The AMA estimates the number of cases in WA may be up to 10 times higher than testing shows.
Mr McGowan said WA lifted restrictions based on the advice of the state’s chief medical officer that it was safe to do so. There was no detailed modelling behind the decision, although WA has just 55 active cases and has recorded no new cases in the past two days.
Of the 55 active cases, only 30 are West Australians with most of the remainder non-Australians from the Artania cruise ship.
WA has eased restrictions on elective surgery and reacted to pressure from property developers and the home building and real estate sectors by lifting bans on home opens and display villages.
Bans on restaurants, pubs and cafes remain in place, but most workplaces have been told staff can return as long as distancing rules are applied.
Mr McGowan, whose wife is a teacher, said his children would be attending class when WA schools reopened on Wednesday despite the concerns of the state’s teacher union.
Dr Miller said he would not be sending children to school unless personal circumstances made it absolutely necessary based on globally accepted estimates that schools were the source of about 10 per cent of COVID-19 cases.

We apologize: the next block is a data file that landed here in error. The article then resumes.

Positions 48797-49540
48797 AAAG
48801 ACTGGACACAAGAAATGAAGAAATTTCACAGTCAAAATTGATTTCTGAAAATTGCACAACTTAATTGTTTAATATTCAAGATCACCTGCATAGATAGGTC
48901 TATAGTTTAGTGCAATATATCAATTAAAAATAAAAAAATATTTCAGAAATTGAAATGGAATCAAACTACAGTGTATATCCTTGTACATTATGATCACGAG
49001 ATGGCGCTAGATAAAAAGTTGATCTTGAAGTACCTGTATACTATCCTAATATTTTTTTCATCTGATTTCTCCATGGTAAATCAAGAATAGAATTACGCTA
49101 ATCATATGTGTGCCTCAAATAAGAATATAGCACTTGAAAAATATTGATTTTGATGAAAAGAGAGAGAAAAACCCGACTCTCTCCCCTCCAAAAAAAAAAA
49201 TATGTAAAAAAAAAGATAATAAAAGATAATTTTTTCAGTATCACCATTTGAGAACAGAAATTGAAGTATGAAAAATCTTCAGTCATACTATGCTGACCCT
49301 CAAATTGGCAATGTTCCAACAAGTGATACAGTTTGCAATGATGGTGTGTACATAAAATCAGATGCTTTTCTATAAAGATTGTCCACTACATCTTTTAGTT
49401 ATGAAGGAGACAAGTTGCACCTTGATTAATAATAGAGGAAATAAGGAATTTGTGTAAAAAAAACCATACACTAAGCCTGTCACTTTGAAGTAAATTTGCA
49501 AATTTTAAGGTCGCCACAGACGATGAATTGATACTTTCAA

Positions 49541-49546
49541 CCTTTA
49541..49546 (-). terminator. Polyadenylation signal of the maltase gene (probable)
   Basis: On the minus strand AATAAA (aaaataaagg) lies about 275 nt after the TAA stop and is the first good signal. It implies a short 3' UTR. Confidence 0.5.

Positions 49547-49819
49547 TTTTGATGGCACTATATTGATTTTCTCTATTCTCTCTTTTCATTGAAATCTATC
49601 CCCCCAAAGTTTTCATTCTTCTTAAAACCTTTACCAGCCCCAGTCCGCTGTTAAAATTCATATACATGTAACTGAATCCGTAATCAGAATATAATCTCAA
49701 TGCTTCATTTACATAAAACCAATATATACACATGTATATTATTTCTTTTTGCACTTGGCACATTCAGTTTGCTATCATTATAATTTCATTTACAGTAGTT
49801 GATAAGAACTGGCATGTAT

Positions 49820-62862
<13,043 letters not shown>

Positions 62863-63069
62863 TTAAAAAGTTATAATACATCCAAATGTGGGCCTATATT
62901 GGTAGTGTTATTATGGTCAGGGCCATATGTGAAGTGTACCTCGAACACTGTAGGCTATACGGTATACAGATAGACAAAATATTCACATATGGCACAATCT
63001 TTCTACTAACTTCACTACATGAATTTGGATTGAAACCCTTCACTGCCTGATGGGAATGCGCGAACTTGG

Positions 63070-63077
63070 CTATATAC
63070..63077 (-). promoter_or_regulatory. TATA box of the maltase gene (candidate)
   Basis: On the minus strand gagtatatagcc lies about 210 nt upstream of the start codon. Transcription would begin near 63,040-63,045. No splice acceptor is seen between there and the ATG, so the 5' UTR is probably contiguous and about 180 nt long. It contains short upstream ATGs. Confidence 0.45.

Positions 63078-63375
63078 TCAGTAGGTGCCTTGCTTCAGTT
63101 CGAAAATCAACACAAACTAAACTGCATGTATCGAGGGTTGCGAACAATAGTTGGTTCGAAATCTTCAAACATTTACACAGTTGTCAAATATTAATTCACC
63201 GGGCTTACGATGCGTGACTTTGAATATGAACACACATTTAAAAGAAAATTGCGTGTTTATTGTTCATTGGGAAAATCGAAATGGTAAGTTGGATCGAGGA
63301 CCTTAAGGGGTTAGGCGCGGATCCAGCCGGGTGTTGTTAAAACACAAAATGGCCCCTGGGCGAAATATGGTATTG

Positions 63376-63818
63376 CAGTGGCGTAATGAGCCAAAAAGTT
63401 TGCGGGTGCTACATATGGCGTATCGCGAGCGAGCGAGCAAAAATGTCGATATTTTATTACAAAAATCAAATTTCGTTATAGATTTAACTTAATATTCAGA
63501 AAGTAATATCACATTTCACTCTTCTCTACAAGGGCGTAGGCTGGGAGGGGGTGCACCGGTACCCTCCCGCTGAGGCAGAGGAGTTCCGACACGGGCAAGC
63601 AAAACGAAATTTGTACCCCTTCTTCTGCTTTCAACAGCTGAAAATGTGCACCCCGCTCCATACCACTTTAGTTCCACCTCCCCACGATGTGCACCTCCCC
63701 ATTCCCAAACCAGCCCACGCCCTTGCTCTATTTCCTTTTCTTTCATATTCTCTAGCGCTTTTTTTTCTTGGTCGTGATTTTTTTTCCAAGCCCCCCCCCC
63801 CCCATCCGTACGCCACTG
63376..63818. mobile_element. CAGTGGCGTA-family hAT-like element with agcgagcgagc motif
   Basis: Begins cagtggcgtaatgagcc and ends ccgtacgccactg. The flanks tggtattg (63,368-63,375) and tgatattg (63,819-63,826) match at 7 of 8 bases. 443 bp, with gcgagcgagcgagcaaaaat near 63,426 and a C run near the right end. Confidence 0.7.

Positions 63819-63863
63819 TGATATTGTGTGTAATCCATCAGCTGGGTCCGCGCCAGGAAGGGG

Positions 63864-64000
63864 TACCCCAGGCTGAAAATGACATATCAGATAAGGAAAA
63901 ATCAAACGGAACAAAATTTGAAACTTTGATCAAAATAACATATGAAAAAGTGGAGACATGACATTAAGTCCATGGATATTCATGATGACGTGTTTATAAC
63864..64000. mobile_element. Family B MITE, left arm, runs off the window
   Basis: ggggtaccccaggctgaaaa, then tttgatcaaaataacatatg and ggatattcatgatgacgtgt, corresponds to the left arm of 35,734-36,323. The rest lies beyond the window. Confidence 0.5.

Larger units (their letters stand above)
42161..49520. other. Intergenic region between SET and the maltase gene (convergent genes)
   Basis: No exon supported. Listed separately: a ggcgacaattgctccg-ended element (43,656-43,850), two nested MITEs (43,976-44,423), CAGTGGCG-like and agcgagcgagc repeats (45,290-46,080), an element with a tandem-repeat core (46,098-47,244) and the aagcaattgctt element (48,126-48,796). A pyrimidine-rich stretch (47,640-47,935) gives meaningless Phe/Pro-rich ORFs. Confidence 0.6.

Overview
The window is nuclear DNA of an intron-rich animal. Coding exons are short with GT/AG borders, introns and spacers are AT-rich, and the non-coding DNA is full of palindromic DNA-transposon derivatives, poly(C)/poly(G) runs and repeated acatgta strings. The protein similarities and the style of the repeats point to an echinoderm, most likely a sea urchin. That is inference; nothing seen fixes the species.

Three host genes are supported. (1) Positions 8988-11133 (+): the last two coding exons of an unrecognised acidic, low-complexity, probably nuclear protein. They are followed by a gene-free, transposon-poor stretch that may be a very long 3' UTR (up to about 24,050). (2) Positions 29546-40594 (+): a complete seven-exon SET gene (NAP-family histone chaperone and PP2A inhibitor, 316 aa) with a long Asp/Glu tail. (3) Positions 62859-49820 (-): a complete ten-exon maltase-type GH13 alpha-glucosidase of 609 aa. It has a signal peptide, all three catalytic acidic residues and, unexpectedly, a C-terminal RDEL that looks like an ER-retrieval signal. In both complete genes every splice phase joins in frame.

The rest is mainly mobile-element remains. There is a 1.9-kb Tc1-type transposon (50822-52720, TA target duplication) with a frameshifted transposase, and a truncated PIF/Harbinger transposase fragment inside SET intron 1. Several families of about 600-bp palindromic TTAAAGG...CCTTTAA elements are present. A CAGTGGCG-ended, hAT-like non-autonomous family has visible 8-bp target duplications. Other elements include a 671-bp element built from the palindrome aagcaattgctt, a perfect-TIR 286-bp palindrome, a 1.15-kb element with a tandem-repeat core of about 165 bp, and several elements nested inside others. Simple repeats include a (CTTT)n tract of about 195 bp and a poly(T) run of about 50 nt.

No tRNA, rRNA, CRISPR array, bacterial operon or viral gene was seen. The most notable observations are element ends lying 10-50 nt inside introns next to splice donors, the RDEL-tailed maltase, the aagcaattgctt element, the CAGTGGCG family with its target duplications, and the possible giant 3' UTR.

“The (WA) government can’t possibly guarantee that there is going to be social distancing, it can’t guarantee there is going to be good hygiene,” he said. “This thing can survive on books and desks for a long time.”
Dr Miller said the WA government needed to test many more people and should start target testing groups like health care workers, teachers and supermarket workers.
He said WA should revert back to the strict restrictions previously in place at the first sign of community spread or unexplained cases not linked to overseas travel.
“Right now we should be coming out with a community surveillance program designed to go out and take samples from places we think might be at risk,” Dr Miller said.
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